SIOUX FALLS, S.D. (KELO) — As police Departments grow it’s common for the chief to shift some of the department’s communications to a public information officer. Sioux Falls has had a dedicated officer in this role for several decades. For the past 12 years, Sam Clemens has held that position.

There is no doubt Sam Clemens is familiar to KELOLAND viewers. Along with the daily briefings, he’s also the officer communicating with reporters at major crime scenes.

If there is a standoff, a shooting or any other serious crime, Clemens is there. His job, communicating with the public.

“I may be talking to a reporter or a photojournalist, but ultimately that message is going out to the public and so it’s trying to inform people and get as much of that information out,” Sam Clemens said.

Clemens also holds daily police briefings. In September more than 5,000 people tuned in to livestreams to watch them.

“Thousands of people across a month watching, tuning in, it really depends on kind of what the crime cycle is like that we are in too, but in addition to the livestream we have the live tweeting and people are able to keep up on what he says,” Digital Content Manager Karen Sherman said.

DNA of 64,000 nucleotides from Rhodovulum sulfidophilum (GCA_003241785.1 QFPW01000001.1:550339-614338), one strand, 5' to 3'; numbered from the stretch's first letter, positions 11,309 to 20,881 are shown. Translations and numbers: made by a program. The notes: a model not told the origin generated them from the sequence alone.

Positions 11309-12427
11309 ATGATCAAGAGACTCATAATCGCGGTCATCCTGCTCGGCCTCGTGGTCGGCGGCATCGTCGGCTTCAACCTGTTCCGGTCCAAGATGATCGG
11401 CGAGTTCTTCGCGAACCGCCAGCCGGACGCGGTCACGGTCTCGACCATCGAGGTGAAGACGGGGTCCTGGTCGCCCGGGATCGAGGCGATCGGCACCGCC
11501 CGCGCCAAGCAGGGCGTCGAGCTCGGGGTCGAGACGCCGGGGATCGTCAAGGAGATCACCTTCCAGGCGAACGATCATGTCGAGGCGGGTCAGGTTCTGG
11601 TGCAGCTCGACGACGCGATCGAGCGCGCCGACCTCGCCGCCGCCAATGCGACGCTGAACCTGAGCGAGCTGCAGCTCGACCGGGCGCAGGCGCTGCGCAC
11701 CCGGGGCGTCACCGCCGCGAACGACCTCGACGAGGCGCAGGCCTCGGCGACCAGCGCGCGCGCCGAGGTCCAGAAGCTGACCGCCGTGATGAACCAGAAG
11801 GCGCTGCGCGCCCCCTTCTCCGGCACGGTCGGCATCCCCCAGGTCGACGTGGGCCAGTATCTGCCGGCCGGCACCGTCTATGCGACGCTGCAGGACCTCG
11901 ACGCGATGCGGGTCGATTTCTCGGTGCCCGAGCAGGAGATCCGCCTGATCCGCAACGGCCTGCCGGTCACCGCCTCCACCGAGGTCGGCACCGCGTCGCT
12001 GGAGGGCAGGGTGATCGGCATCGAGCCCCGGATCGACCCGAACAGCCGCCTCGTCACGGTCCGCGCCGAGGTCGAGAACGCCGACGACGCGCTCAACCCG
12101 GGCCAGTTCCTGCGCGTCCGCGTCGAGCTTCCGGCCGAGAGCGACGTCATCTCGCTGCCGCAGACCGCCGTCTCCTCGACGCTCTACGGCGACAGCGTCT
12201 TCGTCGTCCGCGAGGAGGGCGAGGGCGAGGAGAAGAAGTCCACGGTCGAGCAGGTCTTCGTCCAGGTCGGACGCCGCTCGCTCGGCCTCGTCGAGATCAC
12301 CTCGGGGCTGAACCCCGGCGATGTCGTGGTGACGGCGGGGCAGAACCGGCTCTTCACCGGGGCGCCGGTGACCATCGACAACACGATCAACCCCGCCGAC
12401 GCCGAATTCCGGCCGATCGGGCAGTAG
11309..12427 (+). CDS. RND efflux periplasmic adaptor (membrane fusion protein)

It is also livestreamed by the police department. For some, watching the briefing is part of their daily routine.

As the public Information officer or PIO, his job is to inform the public, but sometimes that conflicts with police work. Clemens says it’s probably the hardest part of his job.

“I’ve got detectives and police officers that are saying no we don’t want to say that we don’t want that information out because it could jeopardize the investigation, it could jeopardize the case. But if we don’t give out information then people start filling in their own blanks and that’s the challenging part for me is to find where that line is,” Clemens said.

Being recognized comes with the territory, like most people who don’t seek the limelight, this is the most uncomfortable part of the job, but it also can be rewarding.

“It’s little comments maybe at the grocery store, they say thanks for what you do,” Clemens said.

The daily briefings take place at 10:30 a.m. and are easy to find on